Being a mom is the hardest job you will ever have
This becomes more evident every single day. As difficult as it was to tend to a newborn, or a newborn and a toddler, neither was harder than having two school-aged kiddos. Between meals and activities, sports, homework, and yet another school fundraiser I may or may not have forgotten about, being a mom is hard! I look back at my own childhood for strength and support, yearning at times to crane my neck into the past and ask, “What would my mom do?”
Simple. She would send us outside. My siblings and I grew up outside, in the most sincere of terms. Kids are being loud? Go play outside. Kids are old enough to walk, talk and somewhat ride a tricycle? Go play outside. I was a master tree-climber, I fell off my bike and roller blades more than any of my siblings. With a kiss, a band-aid or 5, and a pat on the back, my mom would clean me up and scoot me right back outside. Every photo of my sun-bleached blonder-than-usual hair and tan lines are proof that I practically lived outside as a child. And rainy days? Perfect puddle-jumping in the runoff along the street.
Being a mom is a thankless job
This quote from my mother echoes in my head at my lowest, most frustrated, and exhausted moments of motherhood. I will never forget the moment she said this to me. Pregnant with my first child, I was young at heart, but already older than she was when her third child was born. I must have mumbled an inaudible “Yeahhhh,” but didn’t really contemplate what that meant.
Then one day, it hit me. A walking zombie, slamming into the wall and breaking my nose as I ran to breastfeed my never-seeming-to-sleep first child. I was only or so months into the realm of oh man, what did I get myself into? You don’t get a paycheck to reward you for your hard work. There is no team meeting offering support, guidance and constructive criticism. Mom groups can become the enemy. Acknowledgment of failure or the inability to figure out what their needs even are, is the “norm” in parenting.
A mom must be willing to change the things she can, and accept the things she cannot. Easier said than done. The “thanks” you are given for 16 hours awake, cleaning, cooking, bouncing and diapering a baby is (hopefully) a few hours of sleep. Our children are living proof that every day is worth the effort. But in the throes of disastrously overwhelming fatigue, isolation and failure can be more evident than anything you are doing well.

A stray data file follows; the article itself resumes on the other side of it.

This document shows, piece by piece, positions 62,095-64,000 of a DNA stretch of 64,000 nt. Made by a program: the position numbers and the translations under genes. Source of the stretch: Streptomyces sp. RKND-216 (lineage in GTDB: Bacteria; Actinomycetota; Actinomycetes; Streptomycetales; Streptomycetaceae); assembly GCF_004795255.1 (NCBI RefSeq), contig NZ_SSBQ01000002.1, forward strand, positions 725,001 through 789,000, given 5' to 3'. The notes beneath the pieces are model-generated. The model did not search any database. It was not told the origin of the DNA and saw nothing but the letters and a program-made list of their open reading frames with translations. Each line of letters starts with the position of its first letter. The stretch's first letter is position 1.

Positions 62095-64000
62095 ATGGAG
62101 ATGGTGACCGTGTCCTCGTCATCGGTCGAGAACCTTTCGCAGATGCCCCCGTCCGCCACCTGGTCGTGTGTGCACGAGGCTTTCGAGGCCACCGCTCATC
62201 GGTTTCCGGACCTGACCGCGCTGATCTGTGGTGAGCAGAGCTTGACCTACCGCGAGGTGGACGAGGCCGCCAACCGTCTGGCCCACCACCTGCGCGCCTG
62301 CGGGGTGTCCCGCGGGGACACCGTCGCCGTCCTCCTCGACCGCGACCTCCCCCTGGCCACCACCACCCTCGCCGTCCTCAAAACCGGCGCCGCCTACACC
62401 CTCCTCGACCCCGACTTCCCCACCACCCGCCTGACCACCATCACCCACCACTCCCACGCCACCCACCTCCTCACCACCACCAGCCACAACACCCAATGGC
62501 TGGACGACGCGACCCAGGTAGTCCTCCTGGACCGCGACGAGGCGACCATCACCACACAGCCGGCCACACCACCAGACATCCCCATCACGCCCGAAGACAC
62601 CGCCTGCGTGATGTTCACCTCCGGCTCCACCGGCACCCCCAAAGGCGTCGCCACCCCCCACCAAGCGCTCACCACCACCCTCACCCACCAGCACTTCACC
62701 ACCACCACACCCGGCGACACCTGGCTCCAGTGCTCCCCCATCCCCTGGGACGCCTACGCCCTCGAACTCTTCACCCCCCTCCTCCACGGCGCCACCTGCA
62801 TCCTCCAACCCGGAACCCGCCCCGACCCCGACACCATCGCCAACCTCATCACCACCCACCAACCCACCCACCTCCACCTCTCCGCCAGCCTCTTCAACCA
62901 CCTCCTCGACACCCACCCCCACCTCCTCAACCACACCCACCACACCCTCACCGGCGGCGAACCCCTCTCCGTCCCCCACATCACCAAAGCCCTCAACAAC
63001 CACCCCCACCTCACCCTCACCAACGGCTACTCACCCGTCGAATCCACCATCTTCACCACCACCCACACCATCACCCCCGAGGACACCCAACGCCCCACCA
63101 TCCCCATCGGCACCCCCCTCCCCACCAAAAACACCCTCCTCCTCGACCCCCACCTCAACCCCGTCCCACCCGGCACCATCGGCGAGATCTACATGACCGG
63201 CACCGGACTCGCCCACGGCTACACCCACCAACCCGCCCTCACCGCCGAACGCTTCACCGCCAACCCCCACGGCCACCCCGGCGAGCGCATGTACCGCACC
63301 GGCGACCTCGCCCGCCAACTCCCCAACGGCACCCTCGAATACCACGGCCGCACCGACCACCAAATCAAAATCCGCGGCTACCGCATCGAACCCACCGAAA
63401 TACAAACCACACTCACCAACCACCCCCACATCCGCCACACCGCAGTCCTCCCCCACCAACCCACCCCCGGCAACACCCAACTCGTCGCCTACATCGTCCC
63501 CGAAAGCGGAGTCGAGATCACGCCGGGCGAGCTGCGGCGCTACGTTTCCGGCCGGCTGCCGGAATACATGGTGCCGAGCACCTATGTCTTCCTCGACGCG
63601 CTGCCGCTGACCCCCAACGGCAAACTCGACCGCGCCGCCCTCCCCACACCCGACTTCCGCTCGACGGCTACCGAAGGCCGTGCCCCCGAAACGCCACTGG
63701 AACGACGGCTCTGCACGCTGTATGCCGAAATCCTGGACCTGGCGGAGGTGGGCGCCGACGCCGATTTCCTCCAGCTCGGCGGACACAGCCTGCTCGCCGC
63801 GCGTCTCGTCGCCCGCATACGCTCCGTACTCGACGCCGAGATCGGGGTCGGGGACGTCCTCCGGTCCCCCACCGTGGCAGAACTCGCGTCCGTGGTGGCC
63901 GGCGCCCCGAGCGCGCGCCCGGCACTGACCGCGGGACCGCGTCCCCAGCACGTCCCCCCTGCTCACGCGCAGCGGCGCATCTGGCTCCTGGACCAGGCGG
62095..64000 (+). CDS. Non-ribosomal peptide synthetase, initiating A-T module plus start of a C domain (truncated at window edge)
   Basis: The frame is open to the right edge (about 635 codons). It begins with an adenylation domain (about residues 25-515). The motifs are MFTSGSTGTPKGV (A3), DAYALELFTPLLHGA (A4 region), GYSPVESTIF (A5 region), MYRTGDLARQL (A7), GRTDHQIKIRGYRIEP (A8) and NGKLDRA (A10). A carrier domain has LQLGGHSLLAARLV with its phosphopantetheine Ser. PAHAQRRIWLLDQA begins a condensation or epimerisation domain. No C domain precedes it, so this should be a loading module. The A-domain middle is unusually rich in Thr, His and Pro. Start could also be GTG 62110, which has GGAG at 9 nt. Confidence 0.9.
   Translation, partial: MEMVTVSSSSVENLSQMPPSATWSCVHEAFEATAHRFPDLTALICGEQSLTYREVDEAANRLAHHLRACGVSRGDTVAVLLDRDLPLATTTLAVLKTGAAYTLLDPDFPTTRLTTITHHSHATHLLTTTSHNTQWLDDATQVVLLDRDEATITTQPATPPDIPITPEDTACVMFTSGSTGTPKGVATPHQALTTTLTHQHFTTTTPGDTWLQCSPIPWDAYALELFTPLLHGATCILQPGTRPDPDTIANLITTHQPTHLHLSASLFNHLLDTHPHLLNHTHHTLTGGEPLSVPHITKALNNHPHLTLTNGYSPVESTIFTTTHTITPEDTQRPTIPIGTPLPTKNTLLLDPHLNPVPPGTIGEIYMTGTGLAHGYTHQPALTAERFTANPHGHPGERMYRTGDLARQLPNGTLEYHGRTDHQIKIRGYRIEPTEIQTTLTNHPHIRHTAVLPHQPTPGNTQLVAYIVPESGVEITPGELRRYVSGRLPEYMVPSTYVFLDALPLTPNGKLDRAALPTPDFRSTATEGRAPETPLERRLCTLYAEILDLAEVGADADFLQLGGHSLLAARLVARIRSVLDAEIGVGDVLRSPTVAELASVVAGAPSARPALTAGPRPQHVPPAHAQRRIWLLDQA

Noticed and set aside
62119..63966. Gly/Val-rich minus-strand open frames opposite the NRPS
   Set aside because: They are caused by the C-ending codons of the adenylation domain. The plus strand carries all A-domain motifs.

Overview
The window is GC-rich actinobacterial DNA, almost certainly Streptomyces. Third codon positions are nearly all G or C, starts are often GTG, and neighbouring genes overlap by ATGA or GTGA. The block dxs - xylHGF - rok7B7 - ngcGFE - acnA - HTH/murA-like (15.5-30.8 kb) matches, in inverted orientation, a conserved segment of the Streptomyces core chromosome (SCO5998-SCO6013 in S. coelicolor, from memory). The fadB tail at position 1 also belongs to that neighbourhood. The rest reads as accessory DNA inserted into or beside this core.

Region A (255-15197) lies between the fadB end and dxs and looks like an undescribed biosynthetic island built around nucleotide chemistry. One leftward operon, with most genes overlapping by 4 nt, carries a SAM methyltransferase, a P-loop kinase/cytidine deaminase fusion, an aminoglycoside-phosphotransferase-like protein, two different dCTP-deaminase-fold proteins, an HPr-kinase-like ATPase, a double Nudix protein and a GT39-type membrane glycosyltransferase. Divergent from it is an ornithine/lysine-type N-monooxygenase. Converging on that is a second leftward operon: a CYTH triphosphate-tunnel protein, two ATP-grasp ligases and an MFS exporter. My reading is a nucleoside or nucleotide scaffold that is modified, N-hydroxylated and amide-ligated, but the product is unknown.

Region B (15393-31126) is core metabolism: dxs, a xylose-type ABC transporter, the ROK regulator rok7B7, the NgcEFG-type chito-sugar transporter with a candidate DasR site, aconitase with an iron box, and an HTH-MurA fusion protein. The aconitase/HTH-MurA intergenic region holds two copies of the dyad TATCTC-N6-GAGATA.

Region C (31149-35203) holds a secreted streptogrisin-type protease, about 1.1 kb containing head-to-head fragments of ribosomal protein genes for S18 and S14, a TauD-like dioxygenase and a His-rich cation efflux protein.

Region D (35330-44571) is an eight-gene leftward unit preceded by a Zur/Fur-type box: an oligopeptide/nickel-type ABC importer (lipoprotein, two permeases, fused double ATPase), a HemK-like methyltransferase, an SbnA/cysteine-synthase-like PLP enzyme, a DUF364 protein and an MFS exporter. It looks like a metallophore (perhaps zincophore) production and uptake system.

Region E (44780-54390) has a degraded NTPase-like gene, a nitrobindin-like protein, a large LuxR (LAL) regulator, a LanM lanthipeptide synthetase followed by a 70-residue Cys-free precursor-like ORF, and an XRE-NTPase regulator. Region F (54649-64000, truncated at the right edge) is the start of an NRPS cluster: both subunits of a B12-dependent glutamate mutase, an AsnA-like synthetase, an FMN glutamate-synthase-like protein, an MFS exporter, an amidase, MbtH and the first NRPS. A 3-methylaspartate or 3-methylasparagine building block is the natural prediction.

Once a Mom, Always a Mom
I don’t distinctly remember what my mother said after, “You will never not be a mom, again….” But boy, do I remember feeling that one in my gut. No matter how old your children are, or the strong and independent human being they evolve into, YOU ARE THEIR MOM. Sleepless nights with a newborn baby seem minor compared to waiting at the DMV as they take their license test. Waiting up late for a teenager driver seems horrifyingly more complex than shuffling in at 2 a.m. for a diaper change, or trip to the toilet. Determining which preschool was worthy seems minor as you check the mail 2 and 3 times a day, waiting for college acceptance letters…
Every realm of parenting is hard, because at the start, each phase is new. Every milestone is both treasured and despised by moms. They signal growth, intelligence, and ability, as well as evidence they need you a little less each step of the way.
I am grateful
Looking back, I now recognize how hard saying no to a pleading child was for my mother. No mom wants to be the “bad guy”, yet we almost always are tasked with such. I don’t remember a single time my mom told me I couldn’t have another piece of candy or watch more T.V. I do remember the times she comforted, consoled, guided, and taught me. My mother sacrificed so much to have and raise children that were not just an extension of her, but a better version of herself. I am beyond grateful to have the opportunity to create and raise little people. As thanks to my mother, her dedication and selfless work.
My single goal as a mom? Create a better version of me. Thankful, appreciative, and in awe of all I managed to do for them, somewhere down the line.
Most likely, though, they won’t realize it until they have children of their own.